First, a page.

Climbing height is, of course, the height that you will climb to relative to that from which you begin the climb. If you’re going from sea level to the summit, then the climbing height would equal a mountain’s elevation. That’s actually possible in Southeast Asia, where many mountains jut up out of the sea. But I doubt there are any climbers that would have climbed the full 8,848 metres of Mount Everest, because that would require walking quite some distance before starting to climb. Most people start climbing in Lukla, which is already 2,860 metres above sea level and a few hundred kilometres from the sea.
At Summits.com, to get an estimate of the climbing height, we often just subtract the elevation of the starting point or trail head from the elevation of the summit. But this measure of climbing height doesn’t actually represent the amount that one will need to physically climb to reach the summit. That’s because almost all mountains on earth will require you to do a bit of up and down before reaching the summit. The sum of the ups will be the real amount of climbing up you need to do (which incidentally should be exactly equal to the amount of climbing down if you are going back to the same place).
Sometimes, when there are multiple trails and starting points for a mountain, or if the up-and-down nature of the trail is so great that climbing height is kind of irrelevant, we might instead offer a mountain’s prominence.
We often use the word prominence when referring to people favourably – “she’s a prominent writer,” or “he’s a prominent architect,” or “they’re prominent zombies.” Essentially, we’re saying that they stand out, in some important but often unnamed quality, above others around them. This term is taken directly from topographic geography where we use it to describe the extent to which a mountain sticks out vertically above those around it.
However, the exact definition of prominence is a bit more complicated: The prominence of a peak is the minimum amount that one would need to descend from the summit before being able to ascend a higher peak.
When applying it to people, it makes no sense at all. When applying the concept to the Petronas Towers, you might notice that the Skybridge of the Petronas Towers connects the two towers at 170 off the ground. So assuming that one tower is ever so slightly shorter than the other (as surely must be the case), then the shorter tower would then have a prominence of 281.9 metres. If we were to assess the prominence of the taller tower, it would be equal to its height above whatever minimum elevation you would need to descend to if you were walking to The Exchange 106 – the tower about 1km away that has taken over the Petronas Towers as the tallest building in Southeast Asia.
But this definition of prominence doesn’t always work so well. Take Mount Everest, for example, because there is no higher peak than Everest, the concept of prominence doesn’t apply to it because you couldn’t descend any distance to climb a higher peak because there simply isn’t any higher peak (relative to sea level).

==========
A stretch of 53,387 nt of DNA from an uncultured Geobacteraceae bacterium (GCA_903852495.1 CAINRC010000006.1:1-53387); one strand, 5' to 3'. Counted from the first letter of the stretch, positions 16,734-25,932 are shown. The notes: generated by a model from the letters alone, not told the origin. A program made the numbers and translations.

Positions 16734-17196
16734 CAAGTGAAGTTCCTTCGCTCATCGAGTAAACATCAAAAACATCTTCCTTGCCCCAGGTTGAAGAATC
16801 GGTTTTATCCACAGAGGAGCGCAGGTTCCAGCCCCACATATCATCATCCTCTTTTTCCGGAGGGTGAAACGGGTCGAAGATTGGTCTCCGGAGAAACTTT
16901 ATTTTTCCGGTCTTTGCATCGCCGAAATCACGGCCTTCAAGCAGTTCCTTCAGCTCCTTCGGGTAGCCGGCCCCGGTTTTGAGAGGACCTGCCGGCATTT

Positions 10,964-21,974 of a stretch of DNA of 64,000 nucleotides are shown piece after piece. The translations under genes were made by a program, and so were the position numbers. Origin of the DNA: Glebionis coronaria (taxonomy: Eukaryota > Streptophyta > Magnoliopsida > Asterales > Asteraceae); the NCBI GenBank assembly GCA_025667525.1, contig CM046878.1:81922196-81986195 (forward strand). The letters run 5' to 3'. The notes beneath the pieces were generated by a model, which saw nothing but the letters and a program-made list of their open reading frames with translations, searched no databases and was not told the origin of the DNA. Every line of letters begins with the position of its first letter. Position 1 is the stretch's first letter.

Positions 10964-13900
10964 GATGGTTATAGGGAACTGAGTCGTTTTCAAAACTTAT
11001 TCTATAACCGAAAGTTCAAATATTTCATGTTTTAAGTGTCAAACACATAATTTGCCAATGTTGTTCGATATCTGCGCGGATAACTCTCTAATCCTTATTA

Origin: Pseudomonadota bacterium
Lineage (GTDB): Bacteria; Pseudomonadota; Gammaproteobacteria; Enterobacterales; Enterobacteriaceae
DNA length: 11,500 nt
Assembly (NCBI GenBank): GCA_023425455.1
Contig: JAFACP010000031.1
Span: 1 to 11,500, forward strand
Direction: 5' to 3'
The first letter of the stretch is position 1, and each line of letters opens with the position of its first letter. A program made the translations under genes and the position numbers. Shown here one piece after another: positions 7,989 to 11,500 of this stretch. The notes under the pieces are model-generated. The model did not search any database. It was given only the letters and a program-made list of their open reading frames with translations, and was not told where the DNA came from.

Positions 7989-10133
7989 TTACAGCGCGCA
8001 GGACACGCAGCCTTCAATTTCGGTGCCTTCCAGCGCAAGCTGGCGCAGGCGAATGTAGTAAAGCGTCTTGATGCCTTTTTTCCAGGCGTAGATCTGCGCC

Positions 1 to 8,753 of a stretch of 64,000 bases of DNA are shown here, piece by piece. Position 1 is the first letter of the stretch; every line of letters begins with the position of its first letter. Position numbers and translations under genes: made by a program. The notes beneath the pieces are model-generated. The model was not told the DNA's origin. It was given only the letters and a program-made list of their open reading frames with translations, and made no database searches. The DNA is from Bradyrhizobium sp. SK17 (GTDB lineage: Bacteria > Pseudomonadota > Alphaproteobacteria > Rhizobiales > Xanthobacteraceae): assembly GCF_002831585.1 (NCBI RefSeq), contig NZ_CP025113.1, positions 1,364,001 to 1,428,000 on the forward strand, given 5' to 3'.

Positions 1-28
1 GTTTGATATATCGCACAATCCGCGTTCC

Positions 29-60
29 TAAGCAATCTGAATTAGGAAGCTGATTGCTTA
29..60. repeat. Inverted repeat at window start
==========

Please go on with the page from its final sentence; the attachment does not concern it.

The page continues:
K2, which is considered the second tallest mountain in the world, has a prominence of only 4,020 metres because it shares the Himalayas with Everest. Yet, this is less than the prominence of Mount Kinabalu, which isn’t even the tallest mountain in Southeast Asia.
The concept of prominence can be useful. Take, for example, the South Summit of Everest, which is only 360 metres away from the main Everest summit, and only 99 metres shorter. You could consider this the second highest peak in the world because it’s still far taller than K2. But because you only have to descend 11 metres from the South Summit before being able to ascend the main Everest summit, the South Summit only has a prominence of 11 metres. In short, it’s not a very prominent peak.
The most prominent mountain on earth?
You might then be asking, “If the concept of prominence doesn’t really apply to Everest because it is the most elevated point on earth, what’s the mountain with the highest prominence on earth?” Given that every other mountain in the Himalayan range is kind of clumped together like K2, this title goes to Aconcagua – the highest point in the Andes, the second highest mountain range.
Yet, if we really want to get annoyingly nit-picky, the minimal descent to get from Aconcagua to Everest would have you crossing either the Pacific or Atlantic ocean. But if we follow the terrain down to the bottom of the sea – what we refer to as the “dry prominence” – you only have to descend 55 metres into the Bering Strait to bridge from the Americas to Asia before ascending into higher points in the Himalayas. But to get to a higher point from Mauna Kea – the 4,207 metre high volcano in Hawaii – you would have to descend 5,125 metres under water, giving it a dry prominence of 9,330 metres, which is more than the height, elevation, altitude, or climbing height of Everest!